In the novel To Kill A Mockingbird, what are some examples of rights and privileges that the white people had that the black folks didn't? Give at least three examples.
The white citizens of Maycomb had the privilege of being able to sit on the ground floor of the courtroom where Tom Robinson's trial takes place. Relegating the entire black population to the upper floor does a couple of things, but mainly it establishes that they are of lesser importance because they are further away from the proceedings. Not only are they further away, but because heat rises, their seats are automatically going to be less comfortable than the seats on the cooler ground floor.
Further, there are no black men on the jury. Whites apparently had the privilege, again, of wielding control over the lives of individuals who many of them viewed to be less than they. After all, they convict Tom Robinson without any real evidence—of course, because he is not guilty—and when there is most certainly reasonable doubt.
Remember, too, how Bob Ewell followed Tom Robinson's wife to work, harassing her daily? If a black man had done the same thing to a white woman, or even been rumored to do the same thing, he would probably not have lived to deny it. I think about Emmett Till, a boy from Mississippi who a white woman claimed to have whistled at her (though I believe she recanted that statement a couple of years ago), and how he was lynched within days of the alleged incident. This boy was murdered because he was accused of whistling at a white woman, so there's no way a black man could have done what Ewell did. So, I guess that means that white men had the privilege to harass women without repercussion, and that is not a privilege shared by black men.
The are numerous examples of Jim Crow laws limiting and prohibiting the rights and privileges of African Americans throughout To Kill a Mockingbird. African Americans were prohibited from sharing public facilities with white people in the Deep South. An example of racial segregation takes place during Tom Robinson's trial. The African American community is forced to sit in the balcony, where they cannot sit next to white citizens. African Americans were also forced to have their own separate church, which Jem and Scout visit in chapter 12, when Calpurnia takes them to First Purchase African M. E. Church for Sunday service while Atticus is out of town.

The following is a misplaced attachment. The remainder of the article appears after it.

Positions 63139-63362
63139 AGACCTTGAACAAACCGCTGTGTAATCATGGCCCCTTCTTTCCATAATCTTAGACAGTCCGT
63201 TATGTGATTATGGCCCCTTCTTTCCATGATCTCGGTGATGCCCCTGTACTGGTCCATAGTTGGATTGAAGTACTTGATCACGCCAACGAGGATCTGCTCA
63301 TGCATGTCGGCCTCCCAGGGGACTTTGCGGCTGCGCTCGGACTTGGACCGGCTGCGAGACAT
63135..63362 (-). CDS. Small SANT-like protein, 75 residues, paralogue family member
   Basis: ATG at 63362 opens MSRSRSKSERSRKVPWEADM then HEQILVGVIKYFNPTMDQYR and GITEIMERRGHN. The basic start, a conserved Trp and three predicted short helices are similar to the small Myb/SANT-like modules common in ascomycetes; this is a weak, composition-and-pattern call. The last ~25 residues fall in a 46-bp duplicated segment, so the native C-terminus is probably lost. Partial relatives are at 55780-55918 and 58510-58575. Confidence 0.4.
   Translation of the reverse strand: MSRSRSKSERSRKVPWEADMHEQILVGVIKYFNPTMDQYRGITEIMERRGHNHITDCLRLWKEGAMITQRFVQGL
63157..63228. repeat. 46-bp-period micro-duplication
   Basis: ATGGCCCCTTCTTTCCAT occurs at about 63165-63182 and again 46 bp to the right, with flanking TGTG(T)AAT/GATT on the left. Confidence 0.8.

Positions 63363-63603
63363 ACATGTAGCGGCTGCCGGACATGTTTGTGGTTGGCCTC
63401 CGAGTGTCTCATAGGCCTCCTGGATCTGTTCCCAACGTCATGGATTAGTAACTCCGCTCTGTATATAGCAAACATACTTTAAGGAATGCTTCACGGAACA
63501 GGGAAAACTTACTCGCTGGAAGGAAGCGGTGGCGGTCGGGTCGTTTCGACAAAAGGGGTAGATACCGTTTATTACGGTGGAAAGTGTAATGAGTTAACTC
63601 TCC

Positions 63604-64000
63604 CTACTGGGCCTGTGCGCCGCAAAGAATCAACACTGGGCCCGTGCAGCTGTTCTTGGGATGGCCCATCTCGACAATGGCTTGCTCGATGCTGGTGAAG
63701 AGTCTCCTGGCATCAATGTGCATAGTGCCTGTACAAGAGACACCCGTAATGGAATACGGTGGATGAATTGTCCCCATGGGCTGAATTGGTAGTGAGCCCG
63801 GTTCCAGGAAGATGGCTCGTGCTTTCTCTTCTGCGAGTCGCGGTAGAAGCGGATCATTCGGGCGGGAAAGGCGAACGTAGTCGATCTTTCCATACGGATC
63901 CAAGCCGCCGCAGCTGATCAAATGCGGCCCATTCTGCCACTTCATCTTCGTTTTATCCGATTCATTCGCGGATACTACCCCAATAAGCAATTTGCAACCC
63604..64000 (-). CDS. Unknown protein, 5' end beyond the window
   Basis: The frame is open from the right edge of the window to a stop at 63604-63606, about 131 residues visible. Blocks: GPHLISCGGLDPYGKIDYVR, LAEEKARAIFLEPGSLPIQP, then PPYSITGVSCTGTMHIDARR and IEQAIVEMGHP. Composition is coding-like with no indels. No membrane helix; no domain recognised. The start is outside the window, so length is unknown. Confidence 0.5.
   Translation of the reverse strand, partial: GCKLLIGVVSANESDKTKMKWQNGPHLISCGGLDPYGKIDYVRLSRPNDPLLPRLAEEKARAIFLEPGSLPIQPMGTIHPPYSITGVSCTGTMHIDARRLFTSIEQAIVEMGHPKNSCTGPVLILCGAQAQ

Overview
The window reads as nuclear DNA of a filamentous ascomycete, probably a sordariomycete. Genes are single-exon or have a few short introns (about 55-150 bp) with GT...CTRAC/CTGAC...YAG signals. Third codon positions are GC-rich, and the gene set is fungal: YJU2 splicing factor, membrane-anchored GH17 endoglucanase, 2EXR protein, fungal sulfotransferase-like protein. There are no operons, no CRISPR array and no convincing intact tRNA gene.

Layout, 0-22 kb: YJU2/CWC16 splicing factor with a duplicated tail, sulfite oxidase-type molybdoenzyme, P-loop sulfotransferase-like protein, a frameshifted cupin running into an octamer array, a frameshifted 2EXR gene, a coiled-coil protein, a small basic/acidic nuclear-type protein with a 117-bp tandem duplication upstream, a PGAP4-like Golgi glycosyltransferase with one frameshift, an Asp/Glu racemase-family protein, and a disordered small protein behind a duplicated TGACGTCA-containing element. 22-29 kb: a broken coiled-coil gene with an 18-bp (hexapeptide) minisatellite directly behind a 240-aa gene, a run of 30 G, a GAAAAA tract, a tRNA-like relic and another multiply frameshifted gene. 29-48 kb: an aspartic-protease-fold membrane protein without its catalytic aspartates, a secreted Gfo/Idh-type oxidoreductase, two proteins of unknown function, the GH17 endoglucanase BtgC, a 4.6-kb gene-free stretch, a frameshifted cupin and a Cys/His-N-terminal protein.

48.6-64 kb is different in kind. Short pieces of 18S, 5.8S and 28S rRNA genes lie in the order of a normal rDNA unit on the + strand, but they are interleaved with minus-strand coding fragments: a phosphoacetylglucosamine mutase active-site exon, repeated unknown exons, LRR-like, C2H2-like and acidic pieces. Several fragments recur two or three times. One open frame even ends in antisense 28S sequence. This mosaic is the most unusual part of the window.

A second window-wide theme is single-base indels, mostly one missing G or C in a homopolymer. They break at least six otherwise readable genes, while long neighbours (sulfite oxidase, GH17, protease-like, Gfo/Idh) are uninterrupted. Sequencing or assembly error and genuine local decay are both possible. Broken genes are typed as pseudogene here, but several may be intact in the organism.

African Americans in Maycomb's community are prohibited from marrying or engaging in sexual intercourse with anyone of "pure white blood." This law prohibits Dolphus Raymond from marrying his African American mistress and is one of the reasons Tom Robinson is on trial for his life.
African Americans were also prevented from receiving an education. In Maycomb, the vast majority of the African American community is illiterate, which directly corresponds to the fact that they were prohibited from receiving a public education like white children. African Americans like Calpurnia, Reverend Sykes, and Zeebo learned to read at home, not in a public school.
Three rights whites had that blacks were denied were the right to an education, the right to a fair trial, and the right to live where they wanted.
The most significant right and privilege that whites had that colored people did not was the right to an education.
When Scout and Jem visit Calpurnia’s church, they realize that most people can’t read. Calpurnia can read because the Finch Family provided her with an education. Her son Zeebo can read because she taught him.
There wasn't a school even when he was a boy. I made him learn, though." (ch 12)
Calpurnia has an education because Scout and Jem’s grandfather was forward thinking enough to teacher her.
Another right that whites have that blacks do not is the right to a fair trial. Tom Robinson is appointed a good defense attorney, Atticus Finch, but even that is not enough. Atticus tells the jury that a court is one place where everyone is equal.
A court is only as sound as its jury, and a jury is only as sound as the men who make it up. (ch 20)
Atticus proves not only that the defendant is not physically able to commit the crime, but that the crime did not even happen. Tom Robinson is still convicted, because a white woman’s word is better than a black man’s.
The third important right that blacks were denied is the right to live where they wanted. Most blacks live off by themselves, near the dump. They live there because they are poor, since they have so few opportunities, and because the whites won’t let them live in their neighborhoods.
Atticus describes it as the “little settlement beyond the town dump” (ch 9).
The poor whites live there because they choose to, but the blacks live there because they have to.
In Maycomb, blacks and whites did not have equal rights.